Interior Design and Fashion: Mixing Things Up

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Maki Oh

Designer Maki Osakwe knows how to mix it up and her collection Maki Oh is a testament to women’s fearlessness and complexities. The Nigerian designer grew up in the bustling city of Lagos and witnessed power dressing to the max. After dabbling in design as a child (inspired by her mother) Maki went on to formulate her own line, driven by modernity and cultural influences.

Interior Design and Fashion-makioh2

The liveliness of Lagos is seen in Maki Oh’s eclectic collection. For her latest offering- Spring 2014- there’s a healthy dose of sheer, paint splatter, athleticism and ladylike appeal. And it’s wonderfully cohesive to boot. Maki says there’s a hidden meaning behind each piece, which draws inspiration from decades ago when Nigerian women used their clothing to pass messages to others. This line also cares about the environment. Maki uses fabric that is organically dyed on silks and cottons as opposed to industrial paint dying. There’s a passion for sustainability and every part of the design process is done on Nigerian soil.

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The shining stars of this collection are as diverse as the line itself. An off the shoulder knee length dress boasts puffed sleeves and a sheer skirt. It’s equal parts artistic and whimsical. Another look features an athletic-inspired top with peplum sleeves in a graphic print, reminiscent of chipped paint. The rest of the look is comprised of a high waisted silk trouser with a tad bit of colorblocking under the knee. The details are both evident and discreet, loud yet bashful, mysterious but sweet: much like the duality of a woman. At the core, Maki Oh embodies the freedom of defining your own beauty.  Women want to express all sides of themselves and with this line there’s no need to choose. I’d like to see these pieces at the Fall ready-to-wear shows next month, opening night at an exhibit or pretty much any NYC event. They’ll do quite nicely in my closet.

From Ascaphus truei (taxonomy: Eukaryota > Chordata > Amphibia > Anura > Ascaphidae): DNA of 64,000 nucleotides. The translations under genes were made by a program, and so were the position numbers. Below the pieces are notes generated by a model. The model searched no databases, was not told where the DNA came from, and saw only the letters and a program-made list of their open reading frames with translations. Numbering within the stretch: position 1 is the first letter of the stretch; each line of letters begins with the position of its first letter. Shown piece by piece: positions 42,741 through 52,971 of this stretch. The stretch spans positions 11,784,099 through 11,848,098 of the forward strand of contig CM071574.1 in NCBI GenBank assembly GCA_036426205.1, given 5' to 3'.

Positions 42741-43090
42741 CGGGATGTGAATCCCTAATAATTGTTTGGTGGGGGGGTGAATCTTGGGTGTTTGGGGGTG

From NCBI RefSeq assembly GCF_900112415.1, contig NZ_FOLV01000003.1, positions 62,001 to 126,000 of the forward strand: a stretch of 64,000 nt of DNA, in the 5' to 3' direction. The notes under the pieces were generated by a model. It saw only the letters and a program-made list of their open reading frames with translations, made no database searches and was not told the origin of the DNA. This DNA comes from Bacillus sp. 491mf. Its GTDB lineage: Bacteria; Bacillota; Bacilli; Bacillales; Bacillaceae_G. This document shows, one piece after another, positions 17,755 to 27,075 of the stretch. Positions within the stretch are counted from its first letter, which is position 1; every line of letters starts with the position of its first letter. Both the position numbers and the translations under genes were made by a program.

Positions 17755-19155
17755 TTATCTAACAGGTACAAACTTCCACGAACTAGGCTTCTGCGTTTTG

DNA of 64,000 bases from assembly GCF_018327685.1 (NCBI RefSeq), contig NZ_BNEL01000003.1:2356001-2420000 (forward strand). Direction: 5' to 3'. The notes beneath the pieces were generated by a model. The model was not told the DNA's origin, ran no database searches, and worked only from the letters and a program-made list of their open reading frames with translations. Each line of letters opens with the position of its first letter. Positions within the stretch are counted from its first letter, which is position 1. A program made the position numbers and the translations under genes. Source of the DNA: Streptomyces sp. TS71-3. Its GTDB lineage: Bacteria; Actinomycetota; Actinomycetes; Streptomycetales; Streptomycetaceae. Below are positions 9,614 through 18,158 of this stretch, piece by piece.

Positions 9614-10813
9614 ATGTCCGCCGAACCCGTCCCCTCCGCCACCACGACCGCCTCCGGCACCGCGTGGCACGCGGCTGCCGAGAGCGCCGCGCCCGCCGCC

Kara Mann

Interior designer Kara Mann does for spaces what Maki Oh does for the body. Her work is multifaceted: daring, strong, sexy, worldly and edgy. And sweet. The New York City and Chicago based designer creates distinctive interiors by mixing modern and traditional. Here are some standouts from a few spaces she’s worked on.

Table Toppers

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Inspired by Eclecticism

Eclecticism derives from the Greek “eklektikos” which loosely translates to knowing to choose what’s best for the soul. The concept originally related to ancient philosophers, selective in picking out doctrines that fit their reasoning, today embraces art, architecture, religion, music and medicine among others.

The capital of Hungary, Budapest, is a good example for eclecticism in architecture. The city blends in different historical styles and is well known for its eclectic-style buildings and interiors that are a good source of inspiration and fresh ideas for interior design and home decoration.

The capital of Hungary, Budapest, is a good example for eclecticism in architecture

The House of Parliament in Budapest is one of the most remarkable combinations of neo-Gothic and neo-Renaissance style.

The House of Parliament in Budapest